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Elvis Costello and Standards

What is a “standard?” The dictionary on my desk, as its fifth definition for the word, says that it is “a piece of music that has remained popular for many years.” Which is actually a pretty good, non-partisan description from an old dictionary, since the word is almost always applied to a specific body of work—the classic compositions, mostly from the 1930s and ’40s, written by the likes of George Gershwin and Cole Porter, that are sometimes called “The Great American Songbook,” and that can still be heard, inescapably, in bars and lounges around the world.

No one alive has found more depth to this set of standards than this week’s guest on SPECTACLE, Tony Bennett. For almost sixty astonishing years, Bennett has explored the full range of pop styles, delivering thoughtful, sometimes definitive versions of these glorious songs.

Elvis Costello has taken his shot at some of music’s most celebrated standards, too. In 1979, he released his version of Rodgers and Hart’s “My Funny Valentine” as a 45 on red vinyl, given away at his show on February 14 (making him one of over a thousand people to record the song). Soon after, he cut a version of Cole Porter’s “Love for Sale” during the sessions for 1981′s Trust album.

He’s found occasion to return to other songs from that era throughout his career. While the covers album Kojak Variety concentrated on songs by contemporary writers, the bonus disc included on the 2004 reissue contained two masterpieces by George and Ira Gershwin—”How Long Has This Been Going On” and “But Not For Me.” Elvis’s 2003 appearance on Marian McPartland’s NPR show Piano Jazz—released as an album two years later–includes his takes on such numbers as “The Very Thought of You” and Jerome Kern’s “They Didn’t Believe Me.”

But if we go by the dictionary’s words above, several of Elvis’s own compositions now almost qualify as standards themselves. “Alison,” from My Aim Is True, was most famously covered by Linda Ronstadt, but has also been recorded by such artists as Everything But the Girl, Holly Cole, and Brandon Boyd of Incubus. “Almost Blue,” the 1982 Elvis song that probably still feels the most like an old-school standard, was cut by jazz great Chet Baker, as well as Alison Moyet, Gwen Stefani, and his wife, Diana Krall.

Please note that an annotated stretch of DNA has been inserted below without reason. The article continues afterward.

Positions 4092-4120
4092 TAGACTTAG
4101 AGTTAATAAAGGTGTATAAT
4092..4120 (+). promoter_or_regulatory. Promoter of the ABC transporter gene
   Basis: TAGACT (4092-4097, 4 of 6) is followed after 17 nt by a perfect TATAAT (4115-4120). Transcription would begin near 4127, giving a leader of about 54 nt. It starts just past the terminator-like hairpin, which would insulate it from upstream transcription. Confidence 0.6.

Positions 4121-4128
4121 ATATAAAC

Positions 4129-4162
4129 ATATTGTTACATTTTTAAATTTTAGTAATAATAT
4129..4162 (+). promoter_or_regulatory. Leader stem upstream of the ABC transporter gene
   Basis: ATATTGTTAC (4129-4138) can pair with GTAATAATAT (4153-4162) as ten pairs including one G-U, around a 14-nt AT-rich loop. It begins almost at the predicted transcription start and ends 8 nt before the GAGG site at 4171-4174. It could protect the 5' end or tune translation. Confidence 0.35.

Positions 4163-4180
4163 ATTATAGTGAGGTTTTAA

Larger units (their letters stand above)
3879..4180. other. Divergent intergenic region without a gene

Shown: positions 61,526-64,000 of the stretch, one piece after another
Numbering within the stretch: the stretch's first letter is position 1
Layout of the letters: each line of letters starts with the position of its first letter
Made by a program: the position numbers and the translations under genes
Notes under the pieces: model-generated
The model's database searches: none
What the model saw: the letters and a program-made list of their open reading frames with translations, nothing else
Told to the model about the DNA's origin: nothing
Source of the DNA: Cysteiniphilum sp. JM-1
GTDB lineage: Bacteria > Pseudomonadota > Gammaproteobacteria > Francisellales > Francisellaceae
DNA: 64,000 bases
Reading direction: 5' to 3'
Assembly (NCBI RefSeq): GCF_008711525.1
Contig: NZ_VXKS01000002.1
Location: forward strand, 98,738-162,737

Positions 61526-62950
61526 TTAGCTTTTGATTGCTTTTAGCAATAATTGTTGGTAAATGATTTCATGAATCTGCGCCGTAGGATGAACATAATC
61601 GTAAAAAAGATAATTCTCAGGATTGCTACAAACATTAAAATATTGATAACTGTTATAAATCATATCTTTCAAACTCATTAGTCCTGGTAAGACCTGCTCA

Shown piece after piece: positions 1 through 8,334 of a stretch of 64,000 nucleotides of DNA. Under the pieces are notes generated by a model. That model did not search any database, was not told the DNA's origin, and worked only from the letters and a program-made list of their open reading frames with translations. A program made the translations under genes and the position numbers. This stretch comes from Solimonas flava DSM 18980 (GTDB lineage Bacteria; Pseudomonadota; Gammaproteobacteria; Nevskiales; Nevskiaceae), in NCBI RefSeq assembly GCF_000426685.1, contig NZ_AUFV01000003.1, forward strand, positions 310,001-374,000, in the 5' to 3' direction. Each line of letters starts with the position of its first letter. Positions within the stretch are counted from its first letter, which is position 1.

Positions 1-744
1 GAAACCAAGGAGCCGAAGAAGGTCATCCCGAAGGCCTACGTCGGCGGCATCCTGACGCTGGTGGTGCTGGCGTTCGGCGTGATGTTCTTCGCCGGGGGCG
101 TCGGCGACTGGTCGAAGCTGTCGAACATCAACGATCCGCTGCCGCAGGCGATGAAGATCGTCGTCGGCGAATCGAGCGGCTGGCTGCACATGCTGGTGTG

But as Tony Bennett recounts on SPECTACLE, his unlikely Number One hit with Hank Williams’s “Cold Cold Heart” proves that standards can come from surprising places. The song associated with Elvis that has truly come to resemble a new-generation standard is “(What’s So Funny ‘Bout) Peace, Love, and Understanding,” written by Nick Lowe and included on the US version of the 1979 Armed Forces album. Since then, the song has been recorded by dozens of singers, ranging from Curtis Stigers (on the gazillion-selling soundtrack to The Bodyguard) to the Wallflowers, from the Flaming Lips to Steve Earle.

It was used by Bruce Springsteen (joined by R.E.M. and Conor Oberst) as an encore on the 2004 Vote for Change tour; given an unforgettable karaoke treatment by Bill Murray in the film Lost in Translation; and recently Elvis joined Feist, John Legend, Toby Keith, and Willie Nelson to perform the song on Stephen Colbert’s Christmas special. And there’s nothing standard about any of that.

– Alan Light

Alan Light is the former Editor-in-Chief of Spin and Vibe magazines, and a former Senior Writer for Rolling Stone. A frequent contributor to the New York Times, he is the author of “The Skills to Pay the Bills: The Story of the Beastie Boys” and a two-time winner of the ASCAP-Deems Taylor award for excellence in music writing.